The chief economic planner of China pledged on Tuesday to continue cutting back on the production of steel and coal. This decision comes after President-elect Donald Trump threatened to impose harsh tariffs accusing the country of unfair trade practices. Chairman of the National Development and Reform Commission Xu Shaoshi said that differences on trade issues were “normal” and that opening a dialogue between the two countries would go a long way in bringing the relationship into harmony.
The recent pledge to cut steel and coal production in the company follows the previous year’s success in meeting target cuts in production. In 2016, the production capacity of steel was cut by 45 million tons and coal was cut by 250 million tons. The 800,000 workers affected by these cuts were relocated or transferred to other jobs, according to Xu. The shuffling of workers touches on a common concern when it comes to implementing cuts of this nature. Central government officials admit that the orders they give to lower production capacity are met with resistance under the ubiquitous threats of unemployment and social stability.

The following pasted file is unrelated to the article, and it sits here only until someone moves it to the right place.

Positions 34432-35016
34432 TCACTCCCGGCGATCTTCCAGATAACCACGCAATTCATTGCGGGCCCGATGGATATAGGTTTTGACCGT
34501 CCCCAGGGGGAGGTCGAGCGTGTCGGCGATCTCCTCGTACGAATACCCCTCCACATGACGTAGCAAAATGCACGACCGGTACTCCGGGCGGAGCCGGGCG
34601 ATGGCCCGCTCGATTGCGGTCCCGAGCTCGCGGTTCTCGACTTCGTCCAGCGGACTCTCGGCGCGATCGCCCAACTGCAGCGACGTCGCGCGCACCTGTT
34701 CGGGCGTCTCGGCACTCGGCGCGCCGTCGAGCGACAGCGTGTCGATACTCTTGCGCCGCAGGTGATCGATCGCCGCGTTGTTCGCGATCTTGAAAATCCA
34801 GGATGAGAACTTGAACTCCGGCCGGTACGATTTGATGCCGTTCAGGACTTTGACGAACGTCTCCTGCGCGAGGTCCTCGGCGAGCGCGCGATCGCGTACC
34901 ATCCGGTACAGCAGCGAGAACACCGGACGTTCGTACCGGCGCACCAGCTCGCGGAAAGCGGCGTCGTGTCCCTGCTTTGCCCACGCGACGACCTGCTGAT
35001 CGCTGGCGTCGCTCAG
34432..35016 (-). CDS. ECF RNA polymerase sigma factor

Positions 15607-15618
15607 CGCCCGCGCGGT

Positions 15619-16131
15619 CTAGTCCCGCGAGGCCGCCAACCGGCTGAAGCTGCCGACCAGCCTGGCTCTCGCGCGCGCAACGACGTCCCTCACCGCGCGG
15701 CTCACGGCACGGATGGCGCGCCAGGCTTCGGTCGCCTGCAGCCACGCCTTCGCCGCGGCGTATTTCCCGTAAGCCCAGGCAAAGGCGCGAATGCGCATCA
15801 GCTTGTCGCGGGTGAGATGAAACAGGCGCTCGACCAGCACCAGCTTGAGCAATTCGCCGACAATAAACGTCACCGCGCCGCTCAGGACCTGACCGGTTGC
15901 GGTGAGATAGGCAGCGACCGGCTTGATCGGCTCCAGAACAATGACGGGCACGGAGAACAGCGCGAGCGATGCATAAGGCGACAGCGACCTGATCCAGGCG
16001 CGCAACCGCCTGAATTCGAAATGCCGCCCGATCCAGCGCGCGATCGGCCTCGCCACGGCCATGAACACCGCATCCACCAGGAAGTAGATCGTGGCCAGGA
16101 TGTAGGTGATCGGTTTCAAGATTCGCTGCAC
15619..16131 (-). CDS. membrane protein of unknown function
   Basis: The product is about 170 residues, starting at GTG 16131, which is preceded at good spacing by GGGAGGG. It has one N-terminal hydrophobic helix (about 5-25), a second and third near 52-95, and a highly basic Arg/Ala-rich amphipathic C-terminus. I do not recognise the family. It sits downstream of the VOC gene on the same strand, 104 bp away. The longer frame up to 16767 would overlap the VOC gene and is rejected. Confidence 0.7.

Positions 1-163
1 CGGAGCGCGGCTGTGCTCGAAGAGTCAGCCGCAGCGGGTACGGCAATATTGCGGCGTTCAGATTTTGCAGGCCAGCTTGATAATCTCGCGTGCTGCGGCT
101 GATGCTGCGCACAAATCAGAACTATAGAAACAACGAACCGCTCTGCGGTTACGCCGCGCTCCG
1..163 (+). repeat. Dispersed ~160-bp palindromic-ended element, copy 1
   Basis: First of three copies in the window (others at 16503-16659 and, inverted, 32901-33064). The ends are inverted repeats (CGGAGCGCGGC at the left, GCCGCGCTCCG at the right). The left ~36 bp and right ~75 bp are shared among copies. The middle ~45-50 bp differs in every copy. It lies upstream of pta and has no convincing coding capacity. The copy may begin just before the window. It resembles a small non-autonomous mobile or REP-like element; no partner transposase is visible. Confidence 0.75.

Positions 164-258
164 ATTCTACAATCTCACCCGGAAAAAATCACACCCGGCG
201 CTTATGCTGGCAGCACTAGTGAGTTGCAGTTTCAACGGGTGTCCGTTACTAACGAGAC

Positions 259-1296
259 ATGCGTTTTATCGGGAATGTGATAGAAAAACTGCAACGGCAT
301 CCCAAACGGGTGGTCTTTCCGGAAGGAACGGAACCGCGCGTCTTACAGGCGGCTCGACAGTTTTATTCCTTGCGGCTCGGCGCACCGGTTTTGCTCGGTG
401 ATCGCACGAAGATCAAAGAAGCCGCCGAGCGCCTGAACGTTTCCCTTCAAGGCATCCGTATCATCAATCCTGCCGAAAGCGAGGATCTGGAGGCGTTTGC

The steel and coal cuts seem to be setting an example for other industries, as cement and glass are making proactive cuts in production capacity as well. Aluminum, however, has not followed suite—the rising exports of aluminum from China are increasingly aggravating to Europe and the United States. So far, the industry has not been forced to restructure.
Xu acknowledges that the proposed cuts this year present more of a challenge, but he remains steadfast that “we will adhere to the main line.” According to Xu, China’s economy grew about 6. 7 percent the year previous, well within the target scale of 6.5 to 7 percent.
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